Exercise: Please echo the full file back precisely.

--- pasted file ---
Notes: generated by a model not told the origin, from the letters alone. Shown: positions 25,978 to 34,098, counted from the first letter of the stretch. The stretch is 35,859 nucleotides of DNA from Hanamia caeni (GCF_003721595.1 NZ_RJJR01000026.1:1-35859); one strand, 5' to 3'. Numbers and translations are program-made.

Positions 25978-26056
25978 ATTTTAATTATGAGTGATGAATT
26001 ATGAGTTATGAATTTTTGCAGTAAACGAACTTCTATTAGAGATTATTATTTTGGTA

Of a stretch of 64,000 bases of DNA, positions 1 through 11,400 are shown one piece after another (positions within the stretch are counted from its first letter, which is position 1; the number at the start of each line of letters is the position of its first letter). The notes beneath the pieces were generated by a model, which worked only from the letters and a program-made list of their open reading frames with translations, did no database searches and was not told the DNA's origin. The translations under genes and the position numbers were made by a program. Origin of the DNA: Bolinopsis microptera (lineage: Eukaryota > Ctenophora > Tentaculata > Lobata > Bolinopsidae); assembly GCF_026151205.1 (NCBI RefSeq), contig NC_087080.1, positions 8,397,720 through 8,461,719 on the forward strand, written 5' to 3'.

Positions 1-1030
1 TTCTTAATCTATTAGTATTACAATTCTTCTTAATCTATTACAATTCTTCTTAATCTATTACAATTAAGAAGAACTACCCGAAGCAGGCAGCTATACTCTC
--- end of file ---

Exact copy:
Notes: generated by a model not told the origin, from the letters alone. Shown: positions 25,978 to 34,098, counted from the first letter of the stretch. The stretch is 35,859 nucleotides of DNA from Hanamia caeni (GCF_003721595.1 NZ_RJJR01000026.1:1-35859); one strand, 5' to 3'. Numbers and translations are program-made.

Positions 25978-26056
25978 ATTTTAATTATGAGTGATGAATT
26001 ATGAGTTATGAATTTTTGCAGTAAACGAACTTCTATTAGAGATTATTATTTTGGTA

Of a stretch of 64,000 bases of DNA, positions 1 through 11,400 are shown one piece after another (positions within the stretch are counted from its first letter, which is position 1; the number at the start of each line of letters is the position of its first letter). The notes beneath the pieces were generated by a model, which worked only from the letters and a program-made list of their open reading frames with translations, did no database searches and was not told the DNA's origin. The translations under genes and the position numbers were made by a program. Origin of the DNA: Bolinopsis microptera (lineage: Eukaryota > Ctenophora > Tentaculata > Lobata > Bolinopsidae); assembly GCF_026151205.1 (NCBI RefSeq), contig NC_087080.1, positions 8,397,720 through 8,461,719 on the forward strand, written 5' to 3'.

Positions 1-1030
1 TTCTTAATCTATTAGTATTACAATTCTTCTTAATCTATTACAATTCTTCTTAATCTATTACAATTAAGAAGAACTACCCGAAGCAGGCAGCTATACTCTC